Steer Roast was this weekend.
If your initial reaction to that was “…um, what?”, then I’ll fill you in: Steer Roast is Senior House’s claim to fame – it’s our annual weekend-long party centered around the overnight roasting of a steer in our courtyard and the subsequent feast. The following description is courtesy of a presentation on Senior House and Steer Roast created by Charisse ’03:
“I present Steer Roast as an extreme barbeque: instead of grilling hamburgers and hot dogs, we roast over 300 pounds of meat over a giant spit for 17 hours; instead of getting a band or two to perform, we hire a dozen bands to play over two nights; instead of general barbeque activities including horseshoes and lawn darts, we provide a 10 by 10 foot mud pit, strippers, and a casino. The festival celebrates Senior House culture by sporting death, because only life can kill you.”
Steer Roast has been held in the spring every year since 1964. Legend says it started as a small barbeque in the courtyard, but alums – who return en masse for Roast every year – state otherwise. From Michael Potash ’69:
“No, this did not start out as a little barbeque and grow. No. It started out as a big bang, it was a huge thing… it was 1964 in the spring… it was big from the very first day.”
That said, I present you with pictures from the pit lighting and mud wrestling from this year’s Roast. Captions will appear if I feel like it – that is, not often.
The courtyard Friday afternoon during setup
People filled the courtyard and crowded on balconies for the pit lighting:
A considerable number of alums bring their families to pit lighting and the feast.
Former GRT Foley got Laurie ’11 to record this year’s lighting:
The pit is traditionally lit by a flaming roll of toilet paper sent from five stories up, hence everyone looking skyward.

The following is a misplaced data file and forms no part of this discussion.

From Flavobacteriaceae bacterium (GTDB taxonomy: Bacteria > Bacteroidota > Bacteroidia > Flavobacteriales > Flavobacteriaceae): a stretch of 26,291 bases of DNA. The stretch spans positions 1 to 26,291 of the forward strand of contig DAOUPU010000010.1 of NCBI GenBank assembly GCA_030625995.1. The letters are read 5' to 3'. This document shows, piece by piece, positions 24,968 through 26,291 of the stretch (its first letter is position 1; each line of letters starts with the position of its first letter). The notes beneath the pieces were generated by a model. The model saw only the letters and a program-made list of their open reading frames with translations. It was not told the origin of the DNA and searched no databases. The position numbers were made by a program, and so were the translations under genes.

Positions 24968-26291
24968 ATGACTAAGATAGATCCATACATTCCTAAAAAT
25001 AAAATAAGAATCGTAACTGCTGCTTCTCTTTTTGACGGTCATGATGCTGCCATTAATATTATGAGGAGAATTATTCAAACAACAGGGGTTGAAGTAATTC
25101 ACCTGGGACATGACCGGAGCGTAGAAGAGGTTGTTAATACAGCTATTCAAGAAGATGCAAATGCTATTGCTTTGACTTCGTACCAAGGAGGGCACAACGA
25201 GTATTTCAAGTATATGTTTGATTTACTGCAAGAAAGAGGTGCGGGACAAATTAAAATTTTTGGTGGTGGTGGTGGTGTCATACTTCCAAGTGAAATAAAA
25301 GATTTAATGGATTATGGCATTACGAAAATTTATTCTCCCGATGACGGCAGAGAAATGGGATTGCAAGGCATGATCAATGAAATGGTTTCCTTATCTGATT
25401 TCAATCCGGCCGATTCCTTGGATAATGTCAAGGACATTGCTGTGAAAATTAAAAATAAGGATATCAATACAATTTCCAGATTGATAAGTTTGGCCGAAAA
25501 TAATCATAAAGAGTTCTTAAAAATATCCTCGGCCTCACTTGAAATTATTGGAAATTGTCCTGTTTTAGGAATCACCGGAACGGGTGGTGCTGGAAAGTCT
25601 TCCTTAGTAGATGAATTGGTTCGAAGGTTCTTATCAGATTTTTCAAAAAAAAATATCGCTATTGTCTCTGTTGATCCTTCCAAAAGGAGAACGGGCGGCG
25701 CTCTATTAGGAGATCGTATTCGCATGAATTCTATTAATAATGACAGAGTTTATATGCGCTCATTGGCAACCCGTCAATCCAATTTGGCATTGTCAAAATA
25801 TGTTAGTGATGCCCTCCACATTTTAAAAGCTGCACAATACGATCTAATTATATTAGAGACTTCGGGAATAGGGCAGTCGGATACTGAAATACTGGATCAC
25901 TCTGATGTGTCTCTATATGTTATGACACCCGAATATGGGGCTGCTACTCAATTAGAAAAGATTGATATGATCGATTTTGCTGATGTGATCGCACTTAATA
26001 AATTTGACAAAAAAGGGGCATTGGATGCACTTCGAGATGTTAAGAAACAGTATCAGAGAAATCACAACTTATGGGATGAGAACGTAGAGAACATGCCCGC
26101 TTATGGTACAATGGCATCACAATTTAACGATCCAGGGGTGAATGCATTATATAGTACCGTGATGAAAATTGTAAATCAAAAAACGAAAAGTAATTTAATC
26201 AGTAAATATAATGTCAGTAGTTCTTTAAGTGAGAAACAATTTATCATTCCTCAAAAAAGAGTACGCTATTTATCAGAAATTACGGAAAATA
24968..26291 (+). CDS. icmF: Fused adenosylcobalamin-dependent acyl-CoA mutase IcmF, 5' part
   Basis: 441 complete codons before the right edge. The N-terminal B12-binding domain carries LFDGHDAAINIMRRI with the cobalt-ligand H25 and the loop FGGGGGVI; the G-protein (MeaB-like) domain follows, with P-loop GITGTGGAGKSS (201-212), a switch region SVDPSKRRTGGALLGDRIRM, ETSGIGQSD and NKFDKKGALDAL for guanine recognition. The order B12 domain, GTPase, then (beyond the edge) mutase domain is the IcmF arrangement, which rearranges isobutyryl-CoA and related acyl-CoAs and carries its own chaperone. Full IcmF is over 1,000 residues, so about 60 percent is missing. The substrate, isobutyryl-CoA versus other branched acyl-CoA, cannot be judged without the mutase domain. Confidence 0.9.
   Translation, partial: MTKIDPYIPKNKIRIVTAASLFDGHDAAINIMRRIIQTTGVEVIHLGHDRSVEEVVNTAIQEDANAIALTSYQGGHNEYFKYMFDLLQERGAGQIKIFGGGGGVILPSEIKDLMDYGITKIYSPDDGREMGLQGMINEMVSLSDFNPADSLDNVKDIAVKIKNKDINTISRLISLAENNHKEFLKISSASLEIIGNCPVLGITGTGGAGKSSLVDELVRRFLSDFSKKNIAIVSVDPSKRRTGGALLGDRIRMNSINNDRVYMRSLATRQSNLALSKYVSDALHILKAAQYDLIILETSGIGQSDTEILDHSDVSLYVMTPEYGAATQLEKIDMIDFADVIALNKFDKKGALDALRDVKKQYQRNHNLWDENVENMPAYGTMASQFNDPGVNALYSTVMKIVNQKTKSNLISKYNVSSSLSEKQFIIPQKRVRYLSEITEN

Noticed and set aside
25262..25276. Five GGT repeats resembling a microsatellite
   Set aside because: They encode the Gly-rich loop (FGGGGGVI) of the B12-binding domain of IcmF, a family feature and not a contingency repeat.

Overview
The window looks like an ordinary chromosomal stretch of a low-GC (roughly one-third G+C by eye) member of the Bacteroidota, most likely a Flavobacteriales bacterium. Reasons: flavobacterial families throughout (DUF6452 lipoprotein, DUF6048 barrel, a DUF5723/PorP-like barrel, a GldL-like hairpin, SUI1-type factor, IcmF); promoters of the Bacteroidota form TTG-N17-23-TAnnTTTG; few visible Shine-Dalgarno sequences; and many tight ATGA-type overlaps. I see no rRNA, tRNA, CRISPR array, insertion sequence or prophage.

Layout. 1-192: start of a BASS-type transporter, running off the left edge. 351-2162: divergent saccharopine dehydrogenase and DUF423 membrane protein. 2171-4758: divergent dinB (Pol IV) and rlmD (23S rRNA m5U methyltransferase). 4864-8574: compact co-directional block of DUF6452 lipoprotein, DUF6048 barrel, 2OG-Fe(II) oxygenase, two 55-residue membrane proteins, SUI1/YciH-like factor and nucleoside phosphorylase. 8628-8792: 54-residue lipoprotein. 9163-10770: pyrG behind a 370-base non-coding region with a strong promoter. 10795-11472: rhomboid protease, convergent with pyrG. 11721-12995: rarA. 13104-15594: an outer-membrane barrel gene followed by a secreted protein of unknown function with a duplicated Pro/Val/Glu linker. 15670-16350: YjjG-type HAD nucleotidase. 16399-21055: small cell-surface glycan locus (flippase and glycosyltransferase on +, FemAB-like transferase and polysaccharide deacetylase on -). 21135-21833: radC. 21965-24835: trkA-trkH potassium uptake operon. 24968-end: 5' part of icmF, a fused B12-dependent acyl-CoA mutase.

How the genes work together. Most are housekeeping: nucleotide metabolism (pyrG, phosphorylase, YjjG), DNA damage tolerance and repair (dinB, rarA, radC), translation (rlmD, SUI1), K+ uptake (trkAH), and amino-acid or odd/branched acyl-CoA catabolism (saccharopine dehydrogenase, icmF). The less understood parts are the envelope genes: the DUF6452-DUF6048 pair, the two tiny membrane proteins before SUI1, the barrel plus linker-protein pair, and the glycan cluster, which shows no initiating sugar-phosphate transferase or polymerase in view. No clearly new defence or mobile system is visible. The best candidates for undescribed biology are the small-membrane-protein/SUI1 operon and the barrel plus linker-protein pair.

I didn’t get a shot of the roll on its way down, but I do have these pictures of the flaming pit (which is what you were all waiting for anyway):
SO MUCH MEAT. MEAT MEAT MEAT MEAT MEAT
The meat is taken off the spit the next morning and served as part of a full meal in the courtyard that afternoon. Upwards of 300 people attend each year – I was one of the people cooking for the Feast, and at one point on Saturday morning I managed to fill all of the ovens in the Haus with massive amounts of baking pie.
Our housemasters kicked off the mud wrestling, as they do every year. (Hey. Prefrosh. You know that Guide to Residences in the NBM? Check out our i3 video in the DVD. Yeah, that’s them. Cynthia Jenkins always wins. If you can’t take the time to get out the DVD, here’s a YouTube video of them wrestling at last year’s Roast.)
So yeah, you’re looking at Paul in the picture below. Paul does not yet know that this picture exists. Hi, Paul. You can kill me later.
I spent some of Friday night hanging out with Dorota ’10 while she was on Meatwatch (what, you think six sides of steer just roast themselves?) and listening to some of the bands.
Of the bands performing, I got to see five; Professor Murder and Oxford Collapse were probably my favorite two.
Roast is also a time for halls and suites to do something art-related, or just something awesome. The residents of 433 ordered thousands of googly eyes and glued them to everything in the suite.
My hall, the 4th HNC, went with an overarching theme, “Things that pop.” This involved bubble guns that made their way throughout the Haus during the whole of Friday night, but the highlight was the three hundred balloons stuffed with little packets of Pop Rocks, inflated, and used to fill the entirety of our hall lounge. We started doing this the Sunday before Roast, so the balloons had to be stored someplace during the week.
This place ended up being my room.
Somewhere under those balloons is a couch.
I’m still exhausted from not having slept this weekend. My voice is completely shot, and it doesn’t show signs of returning any time soon. It was absolutely, absolutely worth it.
More pictures later. Or you can look for them yourself if you want. I’m not the only one who had a camera, and some people were smart and used digital instead of film.